When we arrived, however, the other bridesmaid and I decided to try on our dresses one last time before the big event. She hadn't tried hers on in a while, and I hadn't had a chance to try mine on since having the zipper replaced. When I finished zipping her up, she could barely breathe. When she finished zipping me up, she was holding part of my zipper in her hand and my dress was still gaping open at the back. Panic ensued.
We changed back into our other clothes and held our dresses in front of us in disbelief, she expecting her zipper to spontaneously fall apart at any moment and me wondering where to find espresso-coloured body paint at that time of night. The guys, bless their hearts, marched into the room and declared that they would fix my dress once and for all. We were sent away, as our nerves were getting on their nerves.
The other bridesmaid and I jumped in the car and drove around the suburbs for an hour in search of a 24-hour drugstore. Every locked door and darkened storefront reminded me why I choose to live in a big city. At long last we found an open store. One Tensor bandage, two sewing kits, three stretchy hairbands, fifty safety pins and a tube of Krazy Glue later, we departed for home.
We found the guys in the living room drinking beer and claiming success. Scott had determined that the slider part of my zipper had been stretched open too wide to push the teeth together. Pliers were no help, so he had bitten the slider closed. I remained dismayed, as I was sure that the slider would simply stretch open again after I had worn the dress for a while. I didn't sleep very well that night, visualizing my dress bursting open and falling to the floor as I climbed up to the podium to do my reading.
We had no time to fuss with the dresses the next morning. The guys drove us to our appointment at the salon and we begged them to venture out in the pouring rain in search of scarves or material that we could drape down the backs of our dresses. The only store that was open at that hour was Wal-Mart, a chain that I do not ordinarily patronize. This was no ordinary situation. We were planning on sewing, pinning and gluing each other into our dresses and we needed the scarves to hide the evidence. I was in the middle of having a hairdresser do exactly the opposite of what I had requested with my hair when Scott called and reported that Wal-Mart had nothing like what we wanted.
I gave the other bridesmaid the news and we fell into a defeated silence. Then she said, "Call him back. Wal-Mart may not have scarves, but they have a fabric department." Scott was not receptive to the request, as he and his fellow groomsman were already on their way to a restaurant to enjoy a big, greasy breakfast. The salon's receptionist, overhearing my pleas, suddenly stood up and said, "I can't take it anymore. I'm going to Wal-Mart!" She asked us what colour fabric we needed, grabbed her car keys and marched out the door, a woman on a mission.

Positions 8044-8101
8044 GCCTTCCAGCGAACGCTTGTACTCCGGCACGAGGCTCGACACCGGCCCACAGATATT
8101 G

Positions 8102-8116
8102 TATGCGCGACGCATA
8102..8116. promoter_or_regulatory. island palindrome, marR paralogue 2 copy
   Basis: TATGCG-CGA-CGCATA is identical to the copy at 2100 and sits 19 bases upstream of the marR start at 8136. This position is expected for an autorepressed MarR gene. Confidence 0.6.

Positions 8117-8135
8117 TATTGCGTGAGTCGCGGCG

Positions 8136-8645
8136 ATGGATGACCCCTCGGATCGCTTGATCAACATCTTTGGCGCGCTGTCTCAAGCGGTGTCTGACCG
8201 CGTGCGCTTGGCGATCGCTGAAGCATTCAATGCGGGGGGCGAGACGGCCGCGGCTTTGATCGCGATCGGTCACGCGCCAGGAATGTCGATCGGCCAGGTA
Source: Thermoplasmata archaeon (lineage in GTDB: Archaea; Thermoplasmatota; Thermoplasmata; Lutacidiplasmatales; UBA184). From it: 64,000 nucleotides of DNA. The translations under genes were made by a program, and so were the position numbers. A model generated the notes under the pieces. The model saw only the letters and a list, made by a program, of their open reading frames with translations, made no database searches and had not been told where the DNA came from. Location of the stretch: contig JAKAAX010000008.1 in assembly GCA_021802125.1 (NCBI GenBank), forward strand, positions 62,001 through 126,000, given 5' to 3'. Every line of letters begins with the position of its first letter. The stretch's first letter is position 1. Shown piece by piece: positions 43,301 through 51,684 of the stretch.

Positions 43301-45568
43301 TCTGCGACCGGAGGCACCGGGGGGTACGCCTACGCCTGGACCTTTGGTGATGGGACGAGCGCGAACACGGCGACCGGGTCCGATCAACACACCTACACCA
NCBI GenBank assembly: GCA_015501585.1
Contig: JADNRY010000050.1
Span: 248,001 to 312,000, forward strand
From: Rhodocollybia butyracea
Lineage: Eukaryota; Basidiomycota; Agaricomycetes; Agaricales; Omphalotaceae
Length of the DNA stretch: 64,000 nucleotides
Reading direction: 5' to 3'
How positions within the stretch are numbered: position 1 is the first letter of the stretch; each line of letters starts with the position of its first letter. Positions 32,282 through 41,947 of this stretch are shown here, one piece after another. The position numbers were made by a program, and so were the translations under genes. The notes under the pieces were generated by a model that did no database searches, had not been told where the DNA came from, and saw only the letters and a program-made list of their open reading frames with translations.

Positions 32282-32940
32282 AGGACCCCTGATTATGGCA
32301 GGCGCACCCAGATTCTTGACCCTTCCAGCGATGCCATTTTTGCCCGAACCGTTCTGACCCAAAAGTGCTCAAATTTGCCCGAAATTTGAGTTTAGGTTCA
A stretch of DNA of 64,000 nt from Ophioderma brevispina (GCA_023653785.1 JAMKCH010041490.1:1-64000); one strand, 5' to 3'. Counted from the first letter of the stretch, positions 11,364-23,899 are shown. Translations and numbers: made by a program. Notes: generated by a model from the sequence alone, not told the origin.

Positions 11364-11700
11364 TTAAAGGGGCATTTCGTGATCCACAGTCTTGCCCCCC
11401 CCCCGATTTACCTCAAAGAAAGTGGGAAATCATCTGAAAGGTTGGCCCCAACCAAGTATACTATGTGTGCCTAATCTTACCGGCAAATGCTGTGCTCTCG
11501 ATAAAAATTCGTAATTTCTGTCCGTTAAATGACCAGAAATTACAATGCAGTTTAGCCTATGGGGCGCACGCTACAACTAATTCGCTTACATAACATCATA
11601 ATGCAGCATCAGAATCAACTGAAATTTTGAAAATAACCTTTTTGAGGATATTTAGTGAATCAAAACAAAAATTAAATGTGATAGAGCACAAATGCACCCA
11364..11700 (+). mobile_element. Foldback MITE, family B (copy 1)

By the time the guys arrived to pick us up more than two and a half hours later, I had several metres of chiffon, a head full of frizzy ringlets and a pair of raccoon eyes. (The other bridesmaid had not given the hairstylist and make-up artist such latitude, so her look was elegant and understated. I must learn from her.) Scott had managed to find some champagne-coloured material that matched our shoes quite well, far better than the pink chiffon that the well-meaning receptionist had purchased.
We had to race to meet the rest of the wedding party and the photographer. There was no time for sewing and pinning, so I was zipped into my dress and sealed with Krazy Glue. The other bridesmaid decided to forego the glue on her dress, as she needed me to unzip her every so often so that she could take a deep breath. The matron of honour tried to pin the fabric that Scott had found to the back of my dress but she gave up, saying that it looked like I had accidentally caught someone's scarf in my zipper. That was it, then. I was to enter the church with a broken zipper slathered in glue, walk down the aisle past a couple hundred people, and climb the steps of the altar to the podium to deliver my reading. Even the groom couldn't have been as nervous as I was.
Somehow, ladies and gentlemen, it worked out okay. The ceremony was a success, with no unnecessary exposure of flesh. The photo sessions were unremarkable. Three times I climbed into the limo, and three times I climbed out. At the reception I greeted all the guests as they entered the hall, I stood and sat when required, and I danced the minimum number of dances to avoid being perceived as completely anti-social.
When we finally got home, I was prepared to cut my way out of the dress. Much to my surprise, I was able to undo the zipper and remove the bodice without a problem. When I tried to zip it up again, of course, the teeth refused to mesh and the bodice hung open. Scott's repair job was only temporary. The Krazy Glue ended up being a version of Dumbo's feather, giving me just enough confidence to make it through the event.
May I never, ever, ever be asked to be a bridesmaid again. I'll cheer from the sidelines, ladies, and throw all the confetti you could want. But no more single-wear dresses, no more $200 salon appointments at ungodly hours of the morning, no more frantic trips to the 24-hour drugstore at one o'clock am. No more Krazy Glue. No more.